Based on a true story
There is one thing my wife is never late for: movies. She is convinced that there will be traffic, no place to park, and it will be sold out. None of this is ever true, yet we leave early and end up sitting in a totally empty theater, with a huge bag of popcorn, looking at commercials for 20 minutes, waiting for the previews. Which Mary Ellen loves.
I hate previews. I can’t give you one logical explanation why. I dislike them so much that I sometimes sneak into a different movie and watch for a few minutes while I wait for our film to begin. Mary Ellen thinks that’s like a preview. Sorry, not the same.
Last week, my wife and son wanted to see “The Hobbit” at 5 p.m. At 4, Mary Ellen announced she and Brett were leaving early to ensure they got a good seat, but I wasn’t falling for it. “It’s a Thursday afternoon; no one will be there, so you go ahead,” I told them. “I’ll meet you there. Keep your cell phone on, and you can text me what row you are sitting in.”
“One ticket for “The Hobbit,” please, the 5 o’clock show,” I told the ticket seller when I arrived at exactly 5:10. I had timed this perfectly.
“There’s no Hobbit at 5,” said the young man, “but we have a 5:30 in 3-D.”
I couldn’t believe Mary Ellen messed up the times. Oh, well. I grabbed my3-D glasses and walked into the theater. It was a packed house, so I didn’t see her. I sent a text.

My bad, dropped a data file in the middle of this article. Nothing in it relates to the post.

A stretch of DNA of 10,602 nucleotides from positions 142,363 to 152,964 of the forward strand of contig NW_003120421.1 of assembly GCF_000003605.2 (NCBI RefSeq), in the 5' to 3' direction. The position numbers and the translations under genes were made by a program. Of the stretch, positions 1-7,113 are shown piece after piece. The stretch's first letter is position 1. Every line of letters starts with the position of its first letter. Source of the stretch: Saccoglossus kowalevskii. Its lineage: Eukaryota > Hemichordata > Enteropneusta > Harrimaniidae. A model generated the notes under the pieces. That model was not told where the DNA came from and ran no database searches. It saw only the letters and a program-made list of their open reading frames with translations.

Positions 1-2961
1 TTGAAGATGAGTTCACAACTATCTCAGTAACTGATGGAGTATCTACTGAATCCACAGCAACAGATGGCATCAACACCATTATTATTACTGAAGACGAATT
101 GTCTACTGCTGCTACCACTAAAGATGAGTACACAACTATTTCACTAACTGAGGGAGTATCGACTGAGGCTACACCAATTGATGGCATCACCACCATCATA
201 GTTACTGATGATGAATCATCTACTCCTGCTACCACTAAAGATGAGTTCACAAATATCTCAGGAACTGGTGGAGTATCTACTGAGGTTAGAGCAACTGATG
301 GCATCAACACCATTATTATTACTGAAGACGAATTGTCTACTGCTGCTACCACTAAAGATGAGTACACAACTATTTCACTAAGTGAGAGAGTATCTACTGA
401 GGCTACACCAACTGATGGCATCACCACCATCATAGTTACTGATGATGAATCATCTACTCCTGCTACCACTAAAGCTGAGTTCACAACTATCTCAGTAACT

“Where r u guys?”
“Eighth row, dead center. Where r u?”
“I don’t c u.”
“Meet me at the snack bar,” Mary Ellen said.
I waited by the popcorn machine. Another text from Mary Ellen. “Glendale theater lobby not that big. Where are you?”
“I am at United Artists on 96th Street, where we usually go.” (I would have added OMG, but I am 65 years old.)
This was the biggest mix-up in our marriage since our wedding day in Chicago in 1980. I was at the Ambassador East Hotel having a few drinks before the ceremony. But where was everybody else? At the Ambassador West, that’s where. I should have read the invitation more carefully.
When we all met at home a few hours later, they made fun of me. They said that going to the wrong theater was proof that I was spacier and more absent-minded than ever. Of course, I vehemently denied it. At which point, Mary Ellen told me that now was probably a good time to take off my 3-D glasses.